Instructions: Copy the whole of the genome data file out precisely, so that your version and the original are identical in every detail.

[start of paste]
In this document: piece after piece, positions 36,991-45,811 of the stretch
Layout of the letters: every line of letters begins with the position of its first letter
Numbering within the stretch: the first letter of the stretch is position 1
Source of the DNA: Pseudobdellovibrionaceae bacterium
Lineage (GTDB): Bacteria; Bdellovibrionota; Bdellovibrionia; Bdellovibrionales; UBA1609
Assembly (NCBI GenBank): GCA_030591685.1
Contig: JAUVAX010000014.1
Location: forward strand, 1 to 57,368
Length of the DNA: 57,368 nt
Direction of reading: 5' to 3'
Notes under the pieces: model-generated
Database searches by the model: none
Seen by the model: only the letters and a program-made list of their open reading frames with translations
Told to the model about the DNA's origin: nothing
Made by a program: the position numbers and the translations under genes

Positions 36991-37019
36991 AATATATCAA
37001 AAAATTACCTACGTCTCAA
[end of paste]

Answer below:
In this document: piece after piece, positions 36,991-45,811 of the stretch
Layout of the letters: every line of letters begins with the position of its first letter
Numbering within the stretch: the first letter of the stretch is position 1
Source of the DNA: Pseudobdellovibrionaceae bacterium
Lineage (GTDB): Bacteria; Bdellovibrionota; Bdellovibrionia; Bdellovibrionales; UBA1609
Assembly (NCBI GenBank): GCA_030591685.1
Contig: JAUVAX010000014.1
Location: forward strand, 1 to 57,368
Length of the DNA: 57,368 nt
Direction of reading: 5' to 3'
Notes under the pieces: model-generated
Database searches by the model: none
Seen by the model: only the letters and a program-made list of their open reading frames with translations
Told to the model about the DNA's origin: nothing
Made by a program: the position numbers and the translations under genes

Positions 36991-37019
36991 AATATATCAA
37001 AAAATTACCTACGTCTCAA